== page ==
Researchers from Rice University have managed to take a greenhouse gas and turn it into liquid fuel in an environmentally friendly manner.
The scientists managed to repurpose the greenhouse gas turning it into fuel.
The scientists from Rice University, led by chemical and biomolecular engineer Haotian Wang, came up with a catalytic reactor that makes use of carbon dioxides as its feedstock producing purified concentrations of formic acid.
The new method explained in a study published in the journal Nature Energy, has demonstrated an energy conversion efficiency of approximately 42%. That means that almost half of the electrical energy can be stored in formic acid as a liquid fuel.
Carbon dioxide is one of the main greenhouse gases, and since last May the gas exceeded the record of concentration in the atmosphere registered to date and continues to grow exponentially.
In spite of everything, the researchers point out how this technique is not based on an increase in CO2 production, but rather with it, it is intended to reduce the concentration of this gas.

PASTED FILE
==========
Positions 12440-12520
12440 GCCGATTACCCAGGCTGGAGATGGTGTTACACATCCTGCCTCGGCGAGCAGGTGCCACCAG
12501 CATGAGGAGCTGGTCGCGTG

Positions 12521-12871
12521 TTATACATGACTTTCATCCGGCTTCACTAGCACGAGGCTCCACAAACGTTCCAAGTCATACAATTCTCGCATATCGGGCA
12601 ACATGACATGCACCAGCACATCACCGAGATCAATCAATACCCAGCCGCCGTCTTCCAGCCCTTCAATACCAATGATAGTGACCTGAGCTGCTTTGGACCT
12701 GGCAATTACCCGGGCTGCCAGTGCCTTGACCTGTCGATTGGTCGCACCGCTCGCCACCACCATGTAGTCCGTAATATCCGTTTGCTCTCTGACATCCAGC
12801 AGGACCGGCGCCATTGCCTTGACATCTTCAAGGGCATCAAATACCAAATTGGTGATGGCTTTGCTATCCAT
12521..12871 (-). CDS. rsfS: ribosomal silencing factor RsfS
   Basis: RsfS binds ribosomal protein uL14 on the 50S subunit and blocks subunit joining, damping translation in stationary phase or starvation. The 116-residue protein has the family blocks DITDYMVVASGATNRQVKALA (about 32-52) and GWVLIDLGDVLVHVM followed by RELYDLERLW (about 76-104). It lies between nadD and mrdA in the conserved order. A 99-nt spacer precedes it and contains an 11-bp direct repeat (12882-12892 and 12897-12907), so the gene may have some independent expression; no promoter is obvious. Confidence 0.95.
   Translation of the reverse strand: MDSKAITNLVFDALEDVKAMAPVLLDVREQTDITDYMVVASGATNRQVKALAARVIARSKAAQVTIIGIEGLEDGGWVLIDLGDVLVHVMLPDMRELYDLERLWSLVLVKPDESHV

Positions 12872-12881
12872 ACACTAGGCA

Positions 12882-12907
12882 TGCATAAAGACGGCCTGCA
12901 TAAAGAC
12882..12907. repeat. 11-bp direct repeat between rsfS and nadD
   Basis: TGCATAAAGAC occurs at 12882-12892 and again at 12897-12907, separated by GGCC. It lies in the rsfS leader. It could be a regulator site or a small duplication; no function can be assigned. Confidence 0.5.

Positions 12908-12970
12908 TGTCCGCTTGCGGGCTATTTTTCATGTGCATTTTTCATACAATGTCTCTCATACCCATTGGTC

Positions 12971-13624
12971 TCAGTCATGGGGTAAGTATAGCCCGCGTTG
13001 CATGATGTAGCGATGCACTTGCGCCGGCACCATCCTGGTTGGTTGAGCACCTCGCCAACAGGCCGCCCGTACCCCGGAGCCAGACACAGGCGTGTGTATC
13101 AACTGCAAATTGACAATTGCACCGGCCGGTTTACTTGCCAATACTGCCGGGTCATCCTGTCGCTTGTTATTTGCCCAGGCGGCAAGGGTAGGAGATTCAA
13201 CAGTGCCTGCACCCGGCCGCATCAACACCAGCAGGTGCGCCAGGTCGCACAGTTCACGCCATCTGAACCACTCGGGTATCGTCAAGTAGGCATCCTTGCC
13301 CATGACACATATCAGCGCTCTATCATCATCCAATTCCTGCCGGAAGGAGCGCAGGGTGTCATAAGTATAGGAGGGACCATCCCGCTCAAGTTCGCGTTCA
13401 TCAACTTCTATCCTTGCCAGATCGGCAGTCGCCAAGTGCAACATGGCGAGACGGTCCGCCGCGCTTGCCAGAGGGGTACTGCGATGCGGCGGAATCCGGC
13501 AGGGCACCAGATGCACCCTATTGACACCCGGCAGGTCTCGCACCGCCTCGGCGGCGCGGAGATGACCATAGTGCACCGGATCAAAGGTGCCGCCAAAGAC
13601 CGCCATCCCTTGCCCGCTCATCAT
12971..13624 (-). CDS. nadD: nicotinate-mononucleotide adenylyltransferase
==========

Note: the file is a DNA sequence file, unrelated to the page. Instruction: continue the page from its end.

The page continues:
“The big picture is that carbon dioxide reduction is very important because of its effect on global warming and the synthesis of green chemistry,” says Wang.
“If electricity comes from renewable sources such as the sun or wind, we can create a circuit that converts carbon dioxide into something important without emitting more.
“Formic acid is an energy carrier. It’s a fuel-cell fuel that can generate electricity and emit carbon dioxide — which you can grab and recycle again,” said Wang in a press release announcing the research.
“It’s also fundamental in the chemical engineering industry as a feedstock for other chemicals, and a storage material for hydrogen that can hold nearly 1,000 times the energy of the same volume of hydrogen gas, which is difficult to compress. That’s currently a big challenge for hydrogen fuel-cell cars.”
Making it possible
It is essential in the chemical engineering industry as a raw material for other chemical products and a hydrogen storage material that can contain almost 1,000 times the energy of the same volume of hydrogen gas, which “is difficult to compress,” according to Wang.
That is currently a great challenge for cars with hydrogen fuel cells, the scientist warned.
Two advances made the new device possible, according to Rice’s lead author and postdoctoral researcher, Chuan Xia.
The first was the development of a robust two-dimensional bismuth catalyst; the second, a solid-state electrolyte that eliminates the need for salt as part of the reaction.